In this paper, they show the following image with the following quote. I have but in bold the part that confuses me.
(Color online) (a) A double Z-cut and (b) a double X-cut qubit, formed in a large array by turning off two measure-Z and two measure-X qubits, respectively; the array is assumed to extend outwards indefinitely. For the double Z-cut qubit the logical operators comprise an XˆL = ˆX1 ˆX2 ˆX3 chain that links one Z-cut hole’s internal X boundary to the other, and a ZˆL = ˆZ3 ˆZ4 ˆZ5 ˆZ6 loop that encloses the lower Z- cut hole. For the X-cut qubit we have the ˆZL = ˆZ1 ˆZ2 ˆZ3 chain that links the two internal X-cut holes’ Z boundaries and the XˆL = ˆX3 ˆX4 ˆX5 ˆX6 loop that encloses the lower X-cut hole. The XˆL and ZˆL operator chains share one data qubit, data XˆL qubit 3 for both examples, so the operators anti-commute. Note that the loop operators ( ˆZL for the Z-cut qubit and for the X-cut qubit) can surround either of the two holes in the qubit, as discussed in the text.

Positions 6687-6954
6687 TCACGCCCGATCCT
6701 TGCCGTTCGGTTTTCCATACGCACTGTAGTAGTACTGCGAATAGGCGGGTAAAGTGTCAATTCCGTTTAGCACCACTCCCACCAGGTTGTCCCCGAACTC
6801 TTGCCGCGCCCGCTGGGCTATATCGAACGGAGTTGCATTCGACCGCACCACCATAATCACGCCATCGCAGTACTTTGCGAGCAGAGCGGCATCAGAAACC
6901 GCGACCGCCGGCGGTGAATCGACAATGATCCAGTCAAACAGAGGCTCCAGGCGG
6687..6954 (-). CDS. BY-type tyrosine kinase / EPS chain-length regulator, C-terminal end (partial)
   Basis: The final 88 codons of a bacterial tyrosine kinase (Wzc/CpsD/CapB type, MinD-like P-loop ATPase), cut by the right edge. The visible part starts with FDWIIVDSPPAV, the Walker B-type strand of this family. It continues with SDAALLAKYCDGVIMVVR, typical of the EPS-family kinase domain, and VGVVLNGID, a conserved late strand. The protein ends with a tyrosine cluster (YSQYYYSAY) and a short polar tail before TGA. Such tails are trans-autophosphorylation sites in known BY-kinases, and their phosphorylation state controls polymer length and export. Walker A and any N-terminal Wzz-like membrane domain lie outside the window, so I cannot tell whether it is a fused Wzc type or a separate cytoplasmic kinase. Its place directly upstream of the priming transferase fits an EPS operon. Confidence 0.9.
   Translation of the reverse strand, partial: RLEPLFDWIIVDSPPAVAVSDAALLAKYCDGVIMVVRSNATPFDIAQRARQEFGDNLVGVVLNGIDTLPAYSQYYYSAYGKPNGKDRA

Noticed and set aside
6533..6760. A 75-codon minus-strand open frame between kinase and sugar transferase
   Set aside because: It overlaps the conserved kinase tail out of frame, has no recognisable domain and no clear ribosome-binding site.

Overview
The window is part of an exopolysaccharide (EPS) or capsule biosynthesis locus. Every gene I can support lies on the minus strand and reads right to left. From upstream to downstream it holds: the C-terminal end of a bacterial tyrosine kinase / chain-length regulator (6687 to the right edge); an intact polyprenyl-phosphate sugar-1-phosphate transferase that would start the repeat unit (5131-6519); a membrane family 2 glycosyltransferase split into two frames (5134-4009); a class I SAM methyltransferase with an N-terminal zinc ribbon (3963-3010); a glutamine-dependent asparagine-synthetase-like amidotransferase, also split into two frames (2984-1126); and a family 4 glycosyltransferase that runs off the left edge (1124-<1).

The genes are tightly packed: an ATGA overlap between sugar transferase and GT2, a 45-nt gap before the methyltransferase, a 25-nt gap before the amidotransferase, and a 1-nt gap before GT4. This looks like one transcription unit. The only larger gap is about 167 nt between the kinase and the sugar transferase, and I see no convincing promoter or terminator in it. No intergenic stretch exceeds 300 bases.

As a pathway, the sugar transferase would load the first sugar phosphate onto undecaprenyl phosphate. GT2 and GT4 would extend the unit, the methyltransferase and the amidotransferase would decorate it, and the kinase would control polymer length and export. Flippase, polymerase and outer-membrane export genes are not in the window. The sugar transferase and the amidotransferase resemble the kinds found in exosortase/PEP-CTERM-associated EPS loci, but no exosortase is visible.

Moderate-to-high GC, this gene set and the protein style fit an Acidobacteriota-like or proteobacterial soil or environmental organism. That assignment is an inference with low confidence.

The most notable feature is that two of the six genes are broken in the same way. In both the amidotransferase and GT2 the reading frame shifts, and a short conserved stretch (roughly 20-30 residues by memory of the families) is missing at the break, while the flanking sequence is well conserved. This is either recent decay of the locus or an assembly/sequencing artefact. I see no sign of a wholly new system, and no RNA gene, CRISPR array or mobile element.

What confuses me is that to know if we add degree of freedom to the surface, we need to have informations about boundary conditions. If it appeared that the boundary where all composed of $X$ generator, on figure a), the stabilizer removed would be a product of the others (hence no logical qubit would have been created).
In this quotation it says that the array extends in an infinite manner. What does that mean? For me if I imagine an infinite array I would see the two $X$ stabilizers removed here as the product of all the other $X$ stabilizers (hence no degree of freedom is created).
My questions are then:
- How to understand the boundary condition they are using to create this logical qubit. What did they precisely mean in the text.
- Is there a standard convention to assume when reading surface code paper about the boundary condition they are using (if they are not explicitly specifying it).